A few brands with well-known unique selling propositions:

  • Walmart – Cheap prices on groceries and everyday items. Even their slogans for the past thirty years refer to it. (1988 – 2007) “Always Low Prices, Always” (2007 – present) “Save Money. Live Better.” If you have ever shopped at Walmart, I’m sure you have noticed these slogans somewhere in the store.
  • Amazon – Although it’s being considered more and more a competitor to Walmart, Amazon was first known and declared by themselves “Earth’s Biggest Bookstore”. This positioned them as the go to bookstore online (I still buy all my books from Amazon). Over the years that USP changed and in the eyes of consumers Amazon has become known for a few unique selling propositions including it being the biggest online store for any product, a place to check out customer reviews on products, and its Prime Free 2-day shipping.
  • Subway – Everyone probably remembers Jared Fogle and how he lost over 200 pounds exercising and eating Subway sandwiches. It was a massive campaign in the 2000s, for both Jared and Subway and sales skyrocketed. The campaign stressed how Subway sandwiches were a low-calorie meal that can help you lose weight. Then Jared made some bad choices. Lately, Subway has been using the slogan “Eat Fresh” to get customers to choose their subs over its competitors. They are also putting more of an emphasis on using fresh ingredients and knowing what is in them and where they originated.

Now at the fundamental level, think about what your brand’s USP is? Why do customers buy from you instead of your competitors? What value do you offer them that is different than your competitors? Do your customers come back to purchase more from you?

Check out and compare your competitors

Entering a market with already established competitors can be tricky. They are already known, and customers may have already become accustomed to them. So start studying your competitors.

If they have a brick and mortar store, visit it. How is it set up? How do they greet their customers?

Check out their website, social media, and sign-up for their newsletter. Look at the messaging their brand is putting out – how is it different than yours?

Compared to your competitors – here are some questions to ask yourself and others in your business.

  • Do we make our customers’ lives easier?
  • Do we offer incredible customer service?
  • Do we have affordable prices?
  • Do we save customers time?

You need to differentiate your brand from your competitors, or there really won’t be a reason for customers to buy your solution to their problems.

What do your customers really want?

Earlier I mentioned that you need to think about your business’s unique selling proposition at the fundamental level. I’m sure you came up with a good idea of why you think your customers buy from you over your competitors. But do you really know for sure?

Remember it’s always about your customers, and solving a problem by providing a solution for them. What do your customers’ really want from your business? And how do you find out?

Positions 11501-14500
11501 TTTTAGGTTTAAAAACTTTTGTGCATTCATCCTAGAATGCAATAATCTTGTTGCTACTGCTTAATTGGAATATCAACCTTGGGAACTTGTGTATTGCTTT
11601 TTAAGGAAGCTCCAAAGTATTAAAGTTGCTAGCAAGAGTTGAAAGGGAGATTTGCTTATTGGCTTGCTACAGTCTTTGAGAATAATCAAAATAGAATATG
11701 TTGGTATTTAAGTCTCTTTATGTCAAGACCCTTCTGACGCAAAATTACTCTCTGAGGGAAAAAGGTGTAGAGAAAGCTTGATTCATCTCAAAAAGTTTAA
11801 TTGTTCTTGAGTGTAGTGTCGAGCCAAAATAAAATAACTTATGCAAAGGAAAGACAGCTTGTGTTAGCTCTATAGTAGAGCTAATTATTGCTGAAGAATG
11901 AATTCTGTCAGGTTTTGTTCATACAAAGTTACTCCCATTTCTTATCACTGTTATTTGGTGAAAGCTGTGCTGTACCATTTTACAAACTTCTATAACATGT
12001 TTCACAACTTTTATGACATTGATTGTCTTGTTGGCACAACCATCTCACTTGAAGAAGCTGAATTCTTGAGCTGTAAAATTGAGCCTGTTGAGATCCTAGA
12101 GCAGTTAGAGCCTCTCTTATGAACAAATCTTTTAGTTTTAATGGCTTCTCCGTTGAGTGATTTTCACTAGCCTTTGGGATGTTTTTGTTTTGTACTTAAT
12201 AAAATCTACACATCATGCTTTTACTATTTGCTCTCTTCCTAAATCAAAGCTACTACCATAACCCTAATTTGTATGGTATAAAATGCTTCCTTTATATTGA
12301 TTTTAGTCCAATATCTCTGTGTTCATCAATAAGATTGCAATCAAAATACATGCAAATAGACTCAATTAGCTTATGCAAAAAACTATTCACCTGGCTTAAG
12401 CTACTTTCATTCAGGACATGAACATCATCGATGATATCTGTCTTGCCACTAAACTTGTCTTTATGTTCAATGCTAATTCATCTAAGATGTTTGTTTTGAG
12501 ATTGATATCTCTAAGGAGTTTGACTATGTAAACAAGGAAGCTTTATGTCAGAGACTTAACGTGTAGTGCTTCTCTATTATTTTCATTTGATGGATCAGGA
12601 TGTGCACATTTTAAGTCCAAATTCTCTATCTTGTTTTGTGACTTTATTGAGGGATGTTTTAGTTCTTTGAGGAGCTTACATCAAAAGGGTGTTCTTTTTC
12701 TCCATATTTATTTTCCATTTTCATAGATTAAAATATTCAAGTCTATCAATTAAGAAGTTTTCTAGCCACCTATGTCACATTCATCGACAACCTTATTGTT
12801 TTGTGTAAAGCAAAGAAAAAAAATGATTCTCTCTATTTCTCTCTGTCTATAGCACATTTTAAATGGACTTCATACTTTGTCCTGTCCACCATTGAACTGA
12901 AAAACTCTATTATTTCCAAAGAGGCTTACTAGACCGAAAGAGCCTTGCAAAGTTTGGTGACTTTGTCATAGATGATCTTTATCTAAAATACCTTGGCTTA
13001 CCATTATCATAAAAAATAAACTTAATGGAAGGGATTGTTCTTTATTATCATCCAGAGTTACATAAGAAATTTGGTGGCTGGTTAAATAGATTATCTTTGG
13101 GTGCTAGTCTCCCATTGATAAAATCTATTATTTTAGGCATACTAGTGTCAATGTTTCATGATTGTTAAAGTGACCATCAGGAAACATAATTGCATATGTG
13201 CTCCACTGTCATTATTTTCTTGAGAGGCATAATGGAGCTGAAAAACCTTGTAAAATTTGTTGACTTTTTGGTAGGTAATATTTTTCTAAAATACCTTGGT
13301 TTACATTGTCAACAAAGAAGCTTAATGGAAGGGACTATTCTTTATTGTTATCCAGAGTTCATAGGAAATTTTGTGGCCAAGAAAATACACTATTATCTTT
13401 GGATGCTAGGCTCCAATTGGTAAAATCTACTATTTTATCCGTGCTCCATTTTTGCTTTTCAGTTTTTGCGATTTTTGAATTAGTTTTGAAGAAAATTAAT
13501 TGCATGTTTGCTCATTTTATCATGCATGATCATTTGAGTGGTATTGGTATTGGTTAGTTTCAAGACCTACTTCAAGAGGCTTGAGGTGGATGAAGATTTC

Ask them.

For businesses that sell products on Amazon, contact your buyers (make sure to adhere to Amazon’s guidelines on contacting customers) to ask for a review of your business (ask for a review of your product as well). If there were any problems they encountered, have them reply to your email, that way you can handle the problem for them without them giving you a bad review.

If you provide a service, offer a survey that asks your customers how you did.  You can supply specific questions that address your unique selling proposition. You can also monitor reviews of your company online in places such as Facebook and social media, Google reviews, and Yelp. Make sure the reviews are from genuine clients and aren’t from fabricated online accounts. Then try to ask them why they left the review they left.

If you own a brick and mortar store or restaurant, personally ask or provide a survey for your customers, asking how you are doing but more importantly what they want.

Don’t forget! – it’s always about your customers

How to create a unique selling proposition

So you thought about your USP, you checked out your competition, and you asked your customers what they think. Now you should have a good idea of how to create a unique selling proposition for your business. If you don’t or you’re stuck, keep asking your customers.

Do some analysis and if necessary change your business model. If you sell ala carte services and your customers prefer package deals start offering a few package deals. Take some time to think about how you will present your unique selling proposition and the branding that will go along with it. Get creative!

After you have established your USP, declare it the solution to your customers’ problems.

Conclusion

There are a lot of similar businesses out there. Just think about how many mechanic shops you see in your city. How many heating and cooling and plumbing vans and trucks do you see on the road when you’re driving? Does their branding reveal their unique selling proposition? Is there a message of value in their branding? Probably not. It’s probably just their name and how many years they have been in business.

Don’t be like them, be remembered. Put some real time and effort into your unique selling proposition and stand out from your competitors!

Budget Brakes' Unique Selling Proposition is offering brakes for as low as $89.99 with a lifetime guarantee.
Budget Brakes’ Unique Selling Proposition is offering brakes for as low as $89.99 with a lifetime guarantee.

Do you need help on how to create a unique selling proposition for your business?

 

Veloso, Maria. Web Copy That Sells: The Revolutionary Formula for Creating Killer Copy That Grabs Their Attention and Compels Them to Buy Third edition. AMACON American Management Association, 2013.

 

Write for Marketing – Empathize with and Solve Your Customers’ Problems.